Monday, May 23, 2011

Supreme Court Upholds California Prison Inmate Cap

The United States Supreme Court upheld a three-judge court's prison population cap, "gambling with the safety of the people of California." In Brown v. Plata (May 23, 2011), ---S.Ct. ---, the Court upheld a special three-judge court's order California reduce its prison population to 137.5% of design capacity within two years. As a result, the State must reduce the prison population by approximately 37,000 inmates.

Justice Kennedy wrote for the five member majority, arguing the State failed to provide prisoners with basic sustenance, including medical care, violating the Eighth Amendment prohibition on cruel and unusual punishment.  The Court affirmed the three-judge court's conclusion clear and convincing evidence showed only a population cap addressed the violations. Justices Scalia and Alito wrote separate dissents, arguing the three-judge court exceeded its authority under the Prison Litigation Reform Act of 1995 and gave too little weight to the risks to public safety.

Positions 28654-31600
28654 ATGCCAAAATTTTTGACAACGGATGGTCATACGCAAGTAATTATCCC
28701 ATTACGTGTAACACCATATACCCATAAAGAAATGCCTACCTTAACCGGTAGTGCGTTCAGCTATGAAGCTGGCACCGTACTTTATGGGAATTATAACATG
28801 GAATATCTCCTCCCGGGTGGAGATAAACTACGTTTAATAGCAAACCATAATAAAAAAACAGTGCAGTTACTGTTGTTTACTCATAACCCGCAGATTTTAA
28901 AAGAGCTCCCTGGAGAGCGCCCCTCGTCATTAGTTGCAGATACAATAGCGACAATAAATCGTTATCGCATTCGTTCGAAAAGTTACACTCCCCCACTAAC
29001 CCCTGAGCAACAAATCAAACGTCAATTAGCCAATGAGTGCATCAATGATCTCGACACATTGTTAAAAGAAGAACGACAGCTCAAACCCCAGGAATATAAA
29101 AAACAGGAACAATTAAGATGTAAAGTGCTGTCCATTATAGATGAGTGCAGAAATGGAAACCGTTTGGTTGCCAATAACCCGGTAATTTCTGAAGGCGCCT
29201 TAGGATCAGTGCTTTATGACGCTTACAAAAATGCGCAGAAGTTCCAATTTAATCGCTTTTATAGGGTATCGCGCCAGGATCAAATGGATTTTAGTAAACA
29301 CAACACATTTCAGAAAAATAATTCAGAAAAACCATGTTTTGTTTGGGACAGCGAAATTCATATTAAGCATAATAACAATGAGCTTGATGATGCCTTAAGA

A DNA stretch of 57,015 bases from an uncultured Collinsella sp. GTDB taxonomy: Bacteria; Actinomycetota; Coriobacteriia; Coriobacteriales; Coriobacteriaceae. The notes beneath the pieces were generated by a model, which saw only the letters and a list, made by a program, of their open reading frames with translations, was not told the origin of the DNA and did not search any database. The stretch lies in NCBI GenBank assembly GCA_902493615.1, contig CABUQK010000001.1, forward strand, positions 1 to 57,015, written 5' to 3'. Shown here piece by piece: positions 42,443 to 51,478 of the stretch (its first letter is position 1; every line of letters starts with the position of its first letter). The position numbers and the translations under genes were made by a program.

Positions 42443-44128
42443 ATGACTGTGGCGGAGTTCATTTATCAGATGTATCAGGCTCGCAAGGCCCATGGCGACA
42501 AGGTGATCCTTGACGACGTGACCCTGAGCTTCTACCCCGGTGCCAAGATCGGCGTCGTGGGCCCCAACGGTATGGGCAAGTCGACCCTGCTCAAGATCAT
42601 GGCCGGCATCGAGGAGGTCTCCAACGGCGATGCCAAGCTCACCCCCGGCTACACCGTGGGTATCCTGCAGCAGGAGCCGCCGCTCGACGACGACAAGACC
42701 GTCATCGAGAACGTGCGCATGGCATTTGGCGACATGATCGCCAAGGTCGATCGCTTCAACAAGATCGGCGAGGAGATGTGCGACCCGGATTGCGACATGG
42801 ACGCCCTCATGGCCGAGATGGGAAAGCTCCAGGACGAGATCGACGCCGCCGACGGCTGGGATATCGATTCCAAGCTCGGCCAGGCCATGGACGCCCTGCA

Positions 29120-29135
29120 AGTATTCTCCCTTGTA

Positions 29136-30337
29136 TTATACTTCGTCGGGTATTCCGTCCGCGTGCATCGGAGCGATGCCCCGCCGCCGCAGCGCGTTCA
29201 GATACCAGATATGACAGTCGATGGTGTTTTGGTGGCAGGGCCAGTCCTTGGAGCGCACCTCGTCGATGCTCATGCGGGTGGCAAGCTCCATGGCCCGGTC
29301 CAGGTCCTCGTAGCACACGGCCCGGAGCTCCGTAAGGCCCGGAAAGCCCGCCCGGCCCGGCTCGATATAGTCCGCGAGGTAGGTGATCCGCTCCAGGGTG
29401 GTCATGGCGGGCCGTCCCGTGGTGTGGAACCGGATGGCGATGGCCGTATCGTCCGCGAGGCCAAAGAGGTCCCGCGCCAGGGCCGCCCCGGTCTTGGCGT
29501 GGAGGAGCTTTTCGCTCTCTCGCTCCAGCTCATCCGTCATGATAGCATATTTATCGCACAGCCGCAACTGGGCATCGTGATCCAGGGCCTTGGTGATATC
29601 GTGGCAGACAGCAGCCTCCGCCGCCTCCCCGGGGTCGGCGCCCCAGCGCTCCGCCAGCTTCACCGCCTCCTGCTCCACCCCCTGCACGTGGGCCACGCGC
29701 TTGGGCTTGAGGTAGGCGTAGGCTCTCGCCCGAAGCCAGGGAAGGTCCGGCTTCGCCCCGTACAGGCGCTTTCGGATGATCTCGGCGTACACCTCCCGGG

Justice Scalia described the cap as “perhaps the most radical injunction issued by a court in our nation’s history.”  He questioned why releasing “fine physical specimens who have developed intimidating muscles pumping iron in the prison gym” would help “prisoners with medical conditions or severe mental illness.”  Scalia further criticized the three-judge court for "relying largely on their own beliefs about penology and recidivism" and characterizing their opinions as factual findings subject to deference on review.  In Scalia's view, the Court's decision permits "the policy preferences of three District Judges [to] govern the operation of California’s penal system."

Justice Alito echoed Scalia's concerns, noting the "Constitution does not give federal judges the authority to run state penal systems."  Alito cautioned releasing "the equivalent of three Army divisions" from California prisons may "lead to a grim roster of victims." He noted in an 18-month period following similar inmate release in the 1990s, "the Philadelphia police rearrested thousands [] for committing 9,732 new crimes [including] 79 murders, 90 rapes, 1,113 assaults, 959 robberies, 701 burglaries, and 2,748 thefts, not to mention thousands of drug offenses."